Threat Advisory: Office 365 and Office 2019 on Windows 10
by Jill T, on 10/09/2021 1:18:32 PM
A new troubling remote code execution vulnerability has been discovered that affects customers using Office 365 and Office 2019 on Windows 10 and is already being exploited by malicious actors.
By way of non-technical explanation, this vulnerability essentially means that a malicious actor can send you an infected Office document (word, excel, etc) via email (or another regular way - think a co-worker accidentally forwarding you the malicious file via your internal filesharing systems). Whilst it’s the case that when you open documents from the internet Office opens them in "Protected Mode" - which doesn't allow you to edit, change, or save the file - once you click "Enable Editing”, the malicious code can execute on your system.
However, security researchers have tested this vulnerability with files outside of the regular Word/Excel/PowerPoint type (specifically with a file extension of .rtf), and since this file type has no protected mode, it means the malicious code is executed as soon as the file is opened. There may be additional file types this applies to - the details are still coming.
Security Recommendations for Mitigation:
At current, there’s no existing patch for this vulnerability. There are some general mitigation strategies such as ensuring your anti-malware product is up to date, and it’s worth getting someone from within your security team (or your security provider) to make sure your endpoint protection is configured correctly so as to alert you to any suspicious files that fit this type of attack.
In general, the advice given from our offensive security team is to remind staff within your organisation to not open attachments from unknown sources, or to open unexpected attachments, particularly if they’re unsolicited.
If you’re concerned about your security in light of this latest vulnerability, the team at Security Centric can help examine your Office 365 security configuration against best practise. Given part of the attack technique can involve phishing, and general best security practices are part of a good defence, this is a good reminder to refresh or implement some simulated phishing and security awareness training for your organisation.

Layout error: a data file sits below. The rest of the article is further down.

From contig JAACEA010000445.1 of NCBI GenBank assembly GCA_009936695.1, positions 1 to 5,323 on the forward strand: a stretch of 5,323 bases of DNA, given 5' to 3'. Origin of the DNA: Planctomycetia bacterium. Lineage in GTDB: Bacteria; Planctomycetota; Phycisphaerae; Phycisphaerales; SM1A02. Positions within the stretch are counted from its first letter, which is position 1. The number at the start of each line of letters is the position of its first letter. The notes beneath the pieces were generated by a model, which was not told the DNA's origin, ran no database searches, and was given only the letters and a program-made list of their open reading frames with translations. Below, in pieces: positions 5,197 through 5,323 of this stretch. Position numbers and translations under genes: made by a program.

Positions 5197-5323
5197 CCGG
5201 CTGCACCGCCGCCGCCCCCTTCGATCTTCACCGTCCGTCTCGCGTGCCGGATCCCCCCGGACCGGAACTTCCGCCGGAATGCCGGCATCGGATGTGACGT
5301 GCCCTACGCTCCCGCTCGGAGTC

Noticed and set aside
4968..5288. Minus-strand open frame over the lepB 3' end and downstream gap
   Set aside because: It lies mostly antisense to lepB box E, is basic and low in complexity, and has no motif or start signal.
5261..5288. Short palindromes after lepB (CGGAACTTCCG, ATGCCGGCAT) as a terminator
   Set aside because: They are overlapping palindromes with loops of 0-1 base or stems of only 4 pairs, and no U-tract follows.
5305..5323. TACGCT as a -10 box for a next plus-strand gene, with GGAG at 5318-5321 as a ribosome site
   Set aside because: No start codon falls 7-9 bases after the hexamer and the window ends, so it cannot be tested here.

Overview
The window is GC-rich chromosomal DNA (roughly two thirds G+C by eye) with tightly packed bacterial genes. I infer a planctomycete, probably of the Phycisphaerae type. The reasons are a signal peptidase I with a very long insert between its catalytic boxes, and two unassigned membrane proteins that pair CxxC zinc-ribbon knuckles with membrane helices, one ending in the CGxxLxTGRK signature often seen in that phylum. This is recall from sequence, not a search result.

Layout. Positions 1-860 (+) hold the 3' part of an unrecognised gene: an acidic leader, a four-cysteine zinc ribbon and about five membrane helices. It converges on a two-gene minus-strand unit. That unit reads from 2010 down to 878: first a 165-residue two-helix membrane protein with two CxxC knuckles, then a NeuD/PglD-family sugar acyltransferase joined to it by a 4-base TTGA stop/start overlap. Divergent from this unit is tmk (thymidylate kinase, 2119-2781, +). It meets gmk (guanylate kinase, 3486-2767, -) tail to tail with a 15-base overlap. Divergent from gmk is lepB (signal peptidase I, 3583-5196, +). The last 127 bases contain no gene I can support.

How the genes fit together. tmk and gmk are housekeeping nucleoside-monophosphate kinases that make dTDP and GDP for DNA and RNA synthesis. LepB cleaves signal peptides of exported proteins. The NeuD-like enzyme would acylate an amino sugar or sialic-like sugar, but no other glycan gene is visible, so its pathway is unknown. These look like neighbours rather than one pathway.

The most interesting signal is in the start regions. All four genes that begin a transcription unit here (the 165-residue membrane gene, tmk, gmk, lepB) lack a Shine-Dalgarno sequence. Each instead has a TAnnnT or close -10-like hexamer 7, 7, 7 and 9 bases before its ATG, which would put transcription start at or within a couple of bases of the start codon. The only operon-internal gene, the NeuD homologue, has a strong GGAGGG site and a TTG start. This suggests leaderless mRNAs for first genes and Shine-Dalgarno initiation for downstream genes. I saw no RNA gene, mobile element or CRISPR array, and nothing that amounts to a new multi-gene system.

Further information on this vulnerability:
This vulnerability is known as CVE-2021-40444, and the following information was released by Microsoft:
"Microsoft is investigating reports of a remote code execution vulnerability in MSHTML that affects Microsoft Windows. Microsoft is aware of targeted attacks that attempt to exploit this vulnerability by using specially crafted Microsoft Office documents.
An attacker could craft a malicious ActiveX control to be used by a Microsoft Office document that hosts the browser rendering engine. The attacker would then have to convince the user to open the malicious document. Users whose accounts are configured to have fewer user rights on the system could be less impacted than users who operate with administrative user rights.
Microsoft Defender Antivirus and Microsoft Defender for Endpoint both provide detection and protections for the known vulnerability. Customers should keep anti-malware products up to date. Customers who utilize automatic updates do not need to take additional action. Enterprise customers who manage updates should select the detection build 1.349.22.0 or newer and deploy it across their environments. Microsoft Defender for Endpoint alerts will be displayed as: “Suspicious Cpl File Execution”.”
The full advisory from Microsoft can be found here: https://msrc.microsoft.com/update-guide/vulnerability/CVE-2021-40444
If you’re more technically minded and looking for some neat proof of concepts of the various attack methods they can be found on Twitter here:
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